A novel Ce3+:YAG doped sodium glass (CeYDG) with low-melting temperature of 693°C and high internal quantum yield of 68% for white-light-emitting diodes (WLEDs) is demonstrated. The glass phosphor possesses glass transition temperatures of 578°C which exhibits a better thermal stability to overcome the thermal limitation of conventional Ce3+:YAG doped silicone due to low thermal stability of around 150°C. To the best of authors’ knowledge, this is the highest quantum yield yet reported for thermally stable glass phosphors. The high quantum yield is achieved by lowering the sintering temperature of 700°C for glass phosphor, which substantially reduces Si-Ce3+:YAG inter-diffusion, evidenced by high-resolution transmission electron microscopy (HRTEM). This new CeYDG with high-quantum yield is essentially beneficial to the applications for next-generation solid-state lighting in the area where high power and absolute reliability are required and where silicone simply could not stand the heat or other deteriorating factors due to its low thermal stability.
© 2013 Optical Society of America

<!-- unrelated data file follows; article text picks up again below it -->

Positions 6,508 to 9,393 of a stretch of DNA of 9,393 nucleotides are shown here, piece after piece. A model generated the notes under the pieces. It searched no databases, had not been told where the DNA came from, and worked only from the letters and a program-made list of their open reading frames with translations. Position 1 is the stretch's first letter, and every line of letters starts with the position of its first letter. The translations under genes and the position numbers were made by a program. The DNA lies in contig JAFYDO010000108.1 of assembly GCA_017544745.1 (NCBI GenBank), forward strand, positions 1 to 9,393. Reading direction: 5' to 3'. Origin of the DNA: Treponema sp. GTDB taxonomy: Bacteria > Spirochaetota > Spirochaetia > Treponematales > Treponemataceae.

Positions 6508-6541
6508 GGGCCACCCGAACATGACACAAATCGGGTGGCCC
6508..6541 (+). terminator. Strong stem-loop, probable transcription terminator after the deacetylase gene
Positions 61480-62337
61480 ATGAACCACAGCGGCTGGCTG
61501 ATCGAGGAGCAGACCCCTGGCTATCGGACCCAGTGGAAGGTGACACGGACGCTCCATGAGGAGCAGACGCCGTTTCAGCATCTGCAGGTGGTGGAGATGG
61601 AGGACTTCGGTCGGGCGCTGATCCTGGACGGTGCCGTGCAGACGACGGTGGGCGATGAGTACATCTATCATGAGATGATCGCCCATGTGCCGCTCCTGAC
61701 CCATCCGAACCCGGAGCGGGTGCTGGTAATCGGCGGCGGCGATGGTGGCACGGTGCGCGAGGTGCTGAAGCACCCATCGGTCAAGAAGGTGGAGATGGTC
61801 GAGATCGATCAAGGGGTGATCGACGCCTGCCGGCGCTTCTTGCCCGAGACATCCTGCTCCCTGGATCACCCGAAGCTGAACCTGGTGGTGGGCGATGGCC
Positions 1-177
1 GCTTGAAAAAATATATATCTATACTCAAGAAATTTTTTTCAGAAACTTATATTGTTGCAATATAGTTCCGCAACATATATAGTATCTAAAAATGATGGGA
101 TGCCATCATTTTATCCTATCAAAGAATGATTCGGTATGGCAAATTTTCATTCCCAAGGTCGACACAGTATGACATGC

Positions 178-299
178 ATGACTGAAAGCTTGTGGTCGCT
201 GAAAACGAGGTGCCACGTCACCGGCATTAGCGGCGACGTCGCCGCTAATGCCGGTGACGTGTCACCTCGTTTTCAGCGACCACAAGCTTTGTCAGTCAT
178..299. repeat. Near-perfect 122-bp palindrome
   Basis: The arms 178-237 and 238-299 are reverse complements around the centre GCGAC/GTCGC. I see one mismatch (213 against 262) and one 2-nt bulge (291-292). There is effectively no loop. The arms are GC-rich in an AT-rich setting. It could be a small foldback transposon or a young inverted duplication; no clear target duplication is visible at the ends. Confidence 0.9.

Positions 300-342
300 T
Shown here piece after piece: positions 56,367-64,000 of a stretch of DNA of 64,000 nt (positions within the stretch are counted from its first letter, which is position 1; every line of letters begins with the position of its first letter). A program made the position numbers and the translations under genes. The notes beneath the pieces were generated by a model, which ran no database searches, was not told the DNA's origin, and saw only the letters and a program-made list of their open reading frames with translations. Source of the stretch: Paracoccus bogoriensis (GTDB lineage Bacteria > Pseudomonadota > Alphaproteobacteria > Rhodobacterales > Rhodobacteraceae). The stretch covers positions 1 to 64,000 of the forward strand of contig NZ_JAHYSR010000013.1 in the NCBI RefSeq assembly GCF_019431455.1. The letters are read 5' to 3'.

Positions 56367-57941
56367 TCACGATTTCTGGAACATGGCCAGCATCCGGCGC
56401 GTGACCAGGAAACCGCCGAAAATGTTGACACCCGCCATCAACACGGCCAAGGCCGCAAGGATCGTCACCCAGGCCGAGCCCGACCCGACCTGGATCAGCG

Yellow phosphors, such as broadband YAG phosphors, have been extensively studied on the integration with the complementary blue LEDs to create white light. To homogeneously disperse phosphors onto the LED chips and keep the formation, matrix materials are essential to support phosphor particles. High optical transmittance and low fabricating temperature make curable silicone the most popular carrier material for phosphors in the wavelength converters. However, because of the low glass transition temperature of silicone, high heat radiation from the LED chips usually detaches the methyl groups in the silicone . The bond breakage creates sub-band defects, making the silicone yellow and decreasing the transmittance of the wavelength converters . The yellowish silicone consequently degrades the optical performance of WLEDs such as in the form of lumen loss and chromaticity shift . Development of new thermal-stable carriers for phosphors in the high power WLEDs is consequently necessary, since the poor thermal stability of silicone makes reliability no longer one of the advantages of WLEDs, especially in the applications such as interior lighting and automotive headlights where high power LEDs are essentially required. Recently, glass-based phosphors have been developed for the high-temperature resistant WLEDs since glass-based materials exhibit better thermal stability compared to silicone because of the high glass transition temperature, high thermal conductivity, and low thermal expansion coefficient [4–6]. Fujita et. al. have developed a Ce3+:YAG glass-ceramic phosphor for WLEDs [7–9]. The glass-ceramic phosphor showed higher heat-resistant property than resin, expected to greatly improve the thermal stability of the WLEDs utilizing the glass-ceramic phosphor . However, since the fabrication temperature of the glass-ceramic is between 1200°C and 1500°C, high cost of the fabrication facility (such as high temperature furnaces and platinum crucibles) weakens the practicability of the glass-ceramic phosphor. Dispersing phosphors directly into glass matrices is therefore an alternative way to realize glass-based phosphors. The temperature during dispersing can be considerably low, which is determined by the melting temperature of the glass. Borate and tellurite glasses have been studied as the matrices of phosphors [11,12], the sintering temperature is 1000°C and 500°C, respectively. Although the sintering temperature can be reduced to 500°C for tellurite glass, the pale yellow appearance of tellurite glass could limit the optical performance of the tellurite glass phosphors. Furthermore, strong crystallization tendency of tellurite glass usually degrades the transparency of the glass phosphors due to light-scattering poly-crystals formed during sintering [13,14]. Silicate glass is a good candidate considering optical transparency, but the melting temperature of silicate glass (~1000°C) is much higher than tellurite glass.